For some, husking pegs are historic remnants of
bygone days. For Mapha Schaadt, Cecil, Ohio, the peg is a tool, and
one she puts to impressive use each fall at the Ohio State Corn
Husking competition. In October 2003, at age 90, Mapha stripped a
stand of corn to take first place in her category (women over 50),
husking 144 pounds of corn in 20 minutes. “That’s pretty good for a
grandma with 10 grandchildren,” she says modestly.
Mapha might well have triumphed in the national competition as
well, held a week later in Oakley, Kan., had she not suffered a
back sprain while hooking and unhooking bean wagons (at 90!) during
harvest. A year earlier, after all, she took fifth place in the
nationals, husking 150 pounds in 20 minutes.
Given current technology, it is almost impossible to believe
that hand harvesting one ear at a time was how farmers brought in the corn crop. In that
era, a strong corn husker was held in almost as much esteem as are
professional athletes today. Husking competitions began popping up
in the 1920s, and some drew crowds of thousands. At the 1937 Ohio
competition, Nobel Goodman dazzled spectators by picking 33 1/2
bushels (2,346 pounds) in 80 minutes. It is a record that still
stands, and is unlikely to be challenged.
Husking competitions continue today in many states as fall
festivals. In Ohio, the two-day event at Upper Sandusky includes a
working show of corn collectibles ranging from pegs to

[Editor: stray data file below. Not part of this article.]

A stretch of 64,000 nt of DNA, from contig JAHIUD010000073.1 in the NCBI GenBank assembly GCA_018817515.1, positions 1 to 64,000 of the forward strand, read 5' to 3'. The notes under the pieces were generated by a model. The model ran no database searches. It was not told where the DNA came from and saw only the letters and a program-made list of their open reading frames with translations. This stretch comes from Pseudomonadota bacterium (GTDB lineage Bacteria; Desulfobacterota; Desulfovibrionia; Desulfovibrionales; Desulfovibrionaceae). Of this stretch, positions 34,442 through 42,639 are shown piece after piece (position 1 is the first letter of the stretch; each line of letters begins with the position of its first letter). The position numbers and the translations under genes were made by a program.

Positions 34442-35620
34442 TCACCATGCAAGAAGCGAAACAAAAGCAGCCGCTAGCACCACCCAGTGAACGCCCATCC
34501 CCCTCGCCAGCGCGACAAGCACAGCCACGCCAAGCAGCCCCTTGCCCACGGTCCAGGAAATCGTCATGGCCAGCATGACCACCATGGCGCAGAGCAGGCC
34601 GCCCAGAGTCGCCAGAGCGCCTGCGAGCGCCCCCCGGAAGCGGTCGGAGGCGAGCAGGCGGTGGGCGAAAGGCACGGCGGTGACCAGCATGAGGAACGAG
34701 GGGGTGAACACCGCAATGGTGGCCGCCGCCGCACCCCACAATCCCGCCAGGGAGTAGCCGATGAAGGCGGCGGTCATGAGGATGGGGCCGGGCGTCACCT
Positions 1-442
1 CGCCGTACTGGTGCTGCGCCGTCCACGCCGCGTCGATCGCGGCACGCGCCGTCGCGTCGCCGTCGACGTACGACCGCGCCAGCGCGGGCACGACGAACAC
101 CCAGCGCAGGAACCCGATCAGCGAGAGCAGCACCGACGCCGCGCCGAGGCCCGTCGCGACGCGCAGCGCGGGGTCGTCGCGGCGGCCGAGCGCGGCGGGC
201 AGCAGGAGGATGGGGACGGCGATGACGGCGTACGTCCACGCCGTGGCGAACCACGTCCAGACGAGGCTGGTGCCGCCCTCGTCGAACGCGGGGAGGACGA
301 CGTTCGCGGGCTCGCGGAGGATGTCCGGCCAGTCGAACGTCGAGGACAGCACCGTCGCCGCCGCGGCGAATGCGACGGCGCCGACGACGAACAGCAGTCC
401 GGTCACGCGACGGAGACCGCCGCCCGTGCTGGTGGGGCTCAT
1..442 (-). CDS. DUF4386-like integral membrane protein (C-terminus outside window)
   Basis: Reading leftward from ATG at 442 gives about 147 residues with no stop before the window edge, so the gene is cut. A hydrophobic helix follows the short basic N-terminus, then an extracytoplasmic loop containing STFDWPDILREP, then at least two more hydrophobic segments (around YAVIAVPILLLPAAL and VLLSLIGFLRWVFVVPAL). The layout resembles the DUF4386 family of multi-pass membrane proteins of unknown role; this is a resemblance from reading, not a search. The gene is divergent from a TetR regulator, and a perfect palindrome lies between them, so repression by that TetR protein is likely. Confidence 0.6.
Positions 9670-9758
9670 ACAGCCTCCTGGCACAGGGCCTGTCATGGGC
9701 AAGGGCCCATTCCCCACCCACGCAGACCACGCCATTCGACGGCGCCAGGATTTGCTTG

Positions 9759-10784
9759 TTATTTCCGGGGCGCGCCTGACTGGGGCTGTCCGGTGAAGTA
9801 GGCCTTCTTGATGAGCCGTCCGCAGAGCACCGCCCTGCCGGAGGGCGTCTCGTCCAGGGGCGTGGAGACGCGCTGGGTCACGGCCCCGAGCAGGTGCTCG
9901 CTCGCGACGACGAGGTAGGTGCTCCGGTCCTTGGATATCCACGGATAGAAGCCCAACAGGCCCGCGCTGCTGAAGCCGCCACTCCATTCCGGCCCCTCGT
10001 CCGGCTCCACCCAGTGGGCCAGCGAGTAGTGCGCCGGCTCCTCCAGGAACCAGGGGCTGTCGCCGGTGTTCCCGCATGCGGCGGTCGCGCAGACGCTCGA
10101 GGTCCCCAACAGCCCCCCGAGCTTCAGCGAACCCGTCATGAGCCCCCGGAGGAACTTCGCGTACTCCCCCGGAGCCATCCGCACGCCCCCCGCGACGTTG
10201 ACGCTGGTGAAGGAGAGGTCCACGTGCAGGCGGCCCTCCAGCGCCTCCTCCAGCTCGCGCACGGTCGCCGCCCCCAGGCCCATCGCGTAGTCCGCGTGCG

Mapha is a regular at those events, which celebrate traditional
farm life. It is the only life she’s ever known. “I helped my daddy
when I was a little girl, just 8 years old,” she recalls. “I went
to the fields with my dad and granddad, and after I got married, I
helped my husband with the field work.” She thrives on fresh air
and exercise, and greatly enjoys the camaraderie of the husking
competition. “I’m always the oldest person husking in the
competitions,” she says, “but that doesn’t make any difference to
me. I just love to do it.”
As a girl, Mapha attended a one-room school through the eighth
grade. After graduating from high school in 1932, she worked as a
tomato picker in the fields near her home. It was a different era,
one before migrant workers from Texas and Mexico moved that far
north. “I was paid five cents for each hamper of tomatoes,” she
recalls, “but they had to be quality tomatoes. I generally filled
100 hampers a day.” Later, she helped pull, top, and load sugar
beets for a processor in Paulding, Ohio.
All of that followed a solid education in field work. Mapha
recalls driving her father’s team of four Belgians, pulling a
rotary hoe. As a girl, she also harrowed beans and corn and ran the
hayloader during hay season. In the fall, working in the corn
fields alongside her father and grandfather, she’d husk 100 bushels
a day. Everything was accounted for. “My grandfather had platform
scales in the barnyard,” she says, “and he insisted that everything
that went into the granary be weighed.”
Mapha and her husband, Ray, raised four girls on their 200-acre
farm. Following in their mother’s footsteps, the girls grew up
helping with farm work. Today, Mapha lives alone (Ray died 28 years
ago), but at the start of her ninth decade has slowed down only
slightly. She leaves the heavy work for a son-in-law who retired
two years ago and lives nearby. Still, she helps a neighbor raise